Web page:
How Developers Spend Their Time (when working)

by Chris Maloney
Published 3-13-2014

I find there's a lot of confusion when it comes to what web developers or programmers are doing when they're working. There's also confusion when it comes to time estimates for jobs. When I estimate 40 hours for a web project a person may think, "Oh, so that should be done in week then?". However, I don't just sit there at my computer and type away until the application or website is fully built. No one would be happy if I did things that way, trust me.

Building a digital product is about the back and forth between the client and the developer. This is doubly so when working on a web application with custom functionality and an admin panel built from scratch. The sky is the limit when it comes to custom applications, and the layout/functionality can be whatever the end user wants (within reason).

I generally work on the project for a while at the computer, then I step away and do something else, and then return to what I was doing. This gives me some time to think about things a little more and give my brain and eyes a chance to relax. Also during the project life cycle, there are many times when the work needs to be reviewed by the client so they get a chance to adjust the course of things, add functionality if necessary, or make a design preference change.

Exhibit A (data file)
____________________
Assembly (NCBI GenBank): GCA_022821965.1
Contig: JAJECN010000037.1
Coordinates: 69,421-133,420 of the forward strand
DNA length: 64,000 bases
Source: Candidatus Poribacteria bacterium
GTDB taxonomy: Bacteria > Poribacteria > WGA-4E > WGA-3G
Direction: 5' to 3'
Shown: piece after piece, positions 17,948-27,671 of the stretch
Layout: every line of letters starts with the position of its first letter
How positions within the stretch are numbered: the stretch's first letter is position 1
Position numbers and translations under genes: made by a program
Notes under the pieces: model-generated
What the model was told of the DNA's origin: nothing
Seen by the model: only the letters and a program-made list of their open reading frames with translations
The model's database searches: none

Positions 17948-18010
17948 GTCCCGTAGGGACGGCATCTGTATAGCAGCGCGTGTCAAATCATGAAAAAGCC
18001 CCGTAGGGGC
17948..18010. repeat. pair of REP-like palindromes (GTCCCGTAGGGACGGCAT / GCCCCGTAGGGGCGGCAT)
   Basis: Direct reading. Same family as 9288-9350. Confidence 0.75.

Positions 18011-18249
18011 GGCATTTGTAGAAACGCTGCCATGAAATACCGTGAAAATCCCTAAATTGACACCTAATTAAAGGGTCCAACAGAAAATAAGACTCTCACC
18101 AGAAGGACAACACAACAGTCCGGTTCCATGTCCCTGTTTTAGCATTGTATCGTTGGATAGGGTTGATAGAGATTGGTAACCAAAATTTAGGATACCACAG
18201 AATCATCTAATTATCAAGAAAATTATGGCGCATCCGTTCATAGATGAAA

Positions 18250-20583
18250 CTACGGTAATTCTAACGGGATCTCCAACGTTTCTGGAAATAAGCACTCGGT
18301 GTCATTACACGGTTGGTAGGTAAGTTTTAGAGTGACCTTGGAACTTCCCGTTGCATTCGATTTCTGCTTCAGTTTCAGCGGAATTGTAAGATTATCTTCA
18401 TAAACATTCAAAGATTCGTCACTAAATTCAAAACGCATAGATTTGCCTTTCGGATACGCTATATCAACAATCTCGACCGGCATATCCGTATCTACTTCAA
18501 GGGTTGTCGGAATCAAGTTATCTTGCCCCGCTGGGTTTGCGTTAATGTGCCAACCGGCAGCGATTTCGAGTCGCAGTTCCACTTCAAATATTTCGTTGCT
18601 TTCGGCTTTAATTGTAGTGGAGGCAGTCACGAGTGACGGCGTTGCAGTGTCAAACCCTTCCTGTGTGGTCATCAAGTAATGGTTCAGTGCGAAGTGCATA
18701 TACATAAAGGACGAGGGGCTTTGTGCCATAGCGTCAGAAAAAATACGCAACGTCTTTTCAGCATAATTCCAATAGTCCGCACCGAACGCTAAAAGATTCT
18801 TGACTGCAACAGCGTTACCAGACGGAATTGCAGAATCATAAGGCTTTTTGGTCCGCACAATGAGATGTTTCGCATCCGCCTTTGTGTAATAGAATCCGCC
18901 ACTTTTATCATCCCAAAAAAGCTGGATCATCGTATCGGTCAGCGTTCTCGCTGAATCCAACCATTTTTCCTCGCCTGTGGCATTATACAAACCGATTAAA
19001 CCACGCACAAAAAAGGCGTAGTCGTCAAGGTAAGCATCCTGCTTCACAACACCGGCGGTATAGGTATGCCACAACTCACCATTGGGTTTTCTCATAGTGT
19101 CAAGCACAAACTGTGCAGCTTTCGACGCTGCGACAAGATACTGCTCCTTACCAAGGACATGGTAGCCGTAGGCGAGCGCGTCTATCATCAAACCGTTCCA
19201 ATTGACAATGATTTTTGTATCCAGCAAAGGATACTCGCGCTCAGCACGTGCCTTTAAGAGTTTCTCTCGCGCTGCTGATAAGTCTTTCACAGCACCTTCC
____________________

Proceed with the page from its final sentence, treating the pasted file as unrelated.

There is one factor that gets constantly overlooked. This happens across the board for many clients, but even developers and managers forget about it. And that's re-factoring of code, debugging, and testing. Novelist never complete the finished product on the first try, so programmers shouldn't be held to that standard either. When programming an application or writing front end javascript, a coder is constantly going back over what they've done to improve it or arrange the code in a more presentable fashion.

Anyone following the DRY principle (don't repeat yourself), will want to assign lines of code that they find themselves repeating often to variables or create new functions. I prefer to write a little code, test it a bit, move a little further, and so forth. This prevents me from getting too far down the rabbit hole and then having trouble debugging the code when it runs.

You have to debug and test your code? I thought you were professionals!

Debugging and testing code is part of the project life-cycle. The tragedy occurs when so many clients, managers, and even developers don't take that into account. If Microsoft and Google has to debug their code, then your local developer will no doubt need to as well.

Luckily there are ways to cut down on the bugs and test while you build. One of the approaches I take is to test my code as I build it to ensure everything is working properly as I go. I have a bit of a spider sense when I start to write hackish or sloppy code. I begin to feel guilty as if a lead developer from Twitter is looking over my shoulder. At that point I realize it's time to step away and rethink things, or just call it a night.

This approach prevents me from going to deep down a rabbit hole that's just leading to a poor application.